London's buses don't always stay neatly within the lines. The furthest goes as far as Dorking, while others spill over into the counties of Kent, Essex and other surrounds. One takes you to the front door of Winston Churchill's former country residence.
Chartwell is the final stop on TfL's 246 route, which begins in Bromley running through Hayes and Biggin Hill before crossing the M25 and pootling into the Kent village of Westerham. The bus only runs all the way out to Chartwell on Sundays in the summer, and even then, with a regularity more like that of a country village than central London.
These days, Chartwell's owned by the National Trust, and open to anyone who cares to visit. Once you've paid your entry fee, follow a winding, tree-lined path as the gargantuan grounds gradually reveal themselves. Walkers can just about be seen on the hill on the other side of the hill, barely visible to the naked eye yet still within Chartwell's territory.
A lake lines the bottom of the valley, a pimple of an island perched on its face. The bridge teases visitors into walking out to the island, but a gate prevents them stepping foot onto it, reminding us that for all its tearooms and walking routes, this fantastic corner of Kent was once — not so long ago — a private family home, with parts of it still off limits today.
A smaller, rounder lake perches halfway up the hill. It was formerly the Churchill family's own swimming pool, but ducks and swans have free reign of it these days, and they're not the only wildlife around. Squirrels reign the treetop canopy, and we encounter a snake slithering through the bushes framing the croquet lawn. Oh yes, there's a croquet lawn.
At this point, you might begin to feel like you've not only stepped out of London, but also stepped back in time. If you're visiting in late spring or summer, the walled kitchen garden does nothing to quell this feeling. Wildflowers grow freely, while other plants are all lined up in order. More vegetables than you care to imagine grow all year round, while a cottage perched further up the hill stands watch over it all. Oh, and there are chickens, roaming in a sizeable run known as 'Cluckingham Palace'.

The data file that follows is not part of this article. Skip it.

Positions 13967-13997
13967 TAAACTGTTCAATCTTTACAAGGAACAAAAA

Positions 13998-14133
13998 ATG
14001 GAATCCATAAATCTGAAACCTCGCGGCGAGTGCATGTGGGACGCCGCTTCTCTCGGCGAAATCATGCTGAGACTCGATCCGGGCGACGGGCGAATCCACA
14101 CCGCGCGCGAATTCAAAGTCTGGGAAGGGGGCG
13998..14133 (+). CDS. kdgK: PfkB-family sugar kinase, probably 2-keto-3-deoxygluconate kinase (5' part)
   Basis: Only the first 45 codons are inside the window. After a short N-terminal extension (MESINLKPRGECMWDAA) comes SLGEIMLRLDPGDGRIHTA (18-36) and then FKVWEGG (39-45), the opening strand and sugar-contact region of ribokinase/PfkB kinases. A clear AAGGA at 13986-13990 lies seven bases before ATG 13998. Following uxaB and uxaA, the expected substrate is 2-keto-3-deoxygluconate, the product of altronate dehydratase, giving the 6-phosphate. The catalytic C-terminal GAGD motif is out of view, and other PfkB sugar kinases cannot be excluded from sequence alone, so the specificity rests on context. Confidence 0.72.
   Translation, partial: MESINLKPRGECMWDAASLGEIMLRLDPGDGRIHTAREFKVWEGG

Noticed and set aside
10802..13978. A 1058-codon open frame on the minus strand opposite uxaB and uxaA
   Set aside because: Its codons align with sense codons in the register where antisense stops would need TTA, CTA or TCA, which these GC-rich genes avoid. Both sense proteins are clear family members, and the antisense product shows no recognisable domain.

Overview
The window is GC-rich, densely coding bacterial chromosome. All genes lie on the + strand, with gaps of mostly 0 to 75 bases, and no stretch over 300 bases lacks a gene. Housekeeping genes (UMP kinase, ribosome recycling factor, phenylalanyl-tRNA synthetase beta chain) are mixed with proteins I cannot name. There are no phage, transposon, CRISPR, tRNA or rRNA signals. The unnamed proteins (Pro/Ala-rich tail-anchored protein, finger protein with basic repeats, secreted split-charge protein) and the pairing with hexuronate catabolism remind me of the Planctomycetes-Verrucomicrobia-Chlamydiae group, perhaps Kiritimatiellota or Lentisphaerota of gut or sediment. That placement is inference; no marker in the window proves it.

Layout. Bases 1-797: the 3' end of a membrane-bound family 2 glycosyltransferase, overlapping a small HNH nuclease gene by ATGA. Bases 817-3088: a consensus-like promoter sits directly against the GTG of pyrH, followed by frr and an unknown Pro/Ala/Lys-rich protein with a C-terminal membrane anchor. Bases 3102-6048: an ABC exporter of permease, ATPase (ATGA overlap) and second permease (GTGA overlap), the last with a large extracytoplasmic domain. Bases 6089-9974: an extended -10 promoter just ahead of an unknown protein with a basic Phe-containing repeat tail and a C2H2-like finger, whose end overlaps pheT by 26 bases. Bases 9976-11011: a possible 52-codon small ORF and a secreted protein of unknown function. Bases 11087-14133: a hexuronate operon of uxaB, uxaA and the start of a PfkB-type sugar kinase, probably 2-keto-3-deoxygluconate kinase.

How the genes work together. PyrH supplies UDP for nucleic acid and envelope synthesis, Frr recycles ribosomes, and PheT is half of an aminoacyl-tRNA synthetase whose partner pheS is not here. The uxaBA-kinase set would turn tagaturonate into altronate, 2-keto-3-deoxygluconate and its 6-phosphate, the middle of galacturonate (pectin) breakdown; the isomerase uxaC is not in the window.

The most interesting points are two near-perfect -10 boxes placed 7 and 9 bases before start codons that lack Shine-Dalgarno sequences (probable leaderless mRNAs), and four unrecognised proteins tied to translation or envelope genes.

If you're lucky, you might wander through that brick archway and have the garden to yourselves. Otherwise, you'll find people congregating in the middle, the sundial and benches offering a centre point to all the greenery. And if you're really, really not convinced that you've left London, head to the perimeter wall where you'll find a cart with plants and produce for sale, with payment to be made in the form of the honesty box. You don't get that in zone 1.
You might even spot Jock, a cat whose continued presence at Chartwell was decreed by Churchill himself, yet again reminding us that this tourist attraction of today is laden with recent history.
Deckchairs are laid out on the lawn for those who want to enjoy the view — and goodness, does this place have views. For all the history and beautiful gardens, the view is definitely the highlight of Chartwell. The house sits around 650ft above sea level, so much of Kent is stretched out at its feet.
For the best views, wander through that gorgeous kitchen garden down to the Marycot, a brick play cottage named after Churchill's youngest daughter. While kids bang around with toy pots and pans, head straight to the window which looks out beyond Chartwell's borders, across next door's fields, and way, way into the distance on a clear day.
And all that's before you get into the house itself. The neat, redbrick construction has been extended from its original shape. Part home, part museum, it's a chance to walk through rooms left as they were when the Churchills lived here, including their bedroom and the kitchen, decorated as they were in the 1930s. Churchill's desk, where he wrote many of his speeches, still sits in the house, and there are plenty more nods to him and his family, both inside and out.
Churchill himself is reported to have said, "a day away from Chartwell is a day wasted", and we can see where he was coming from.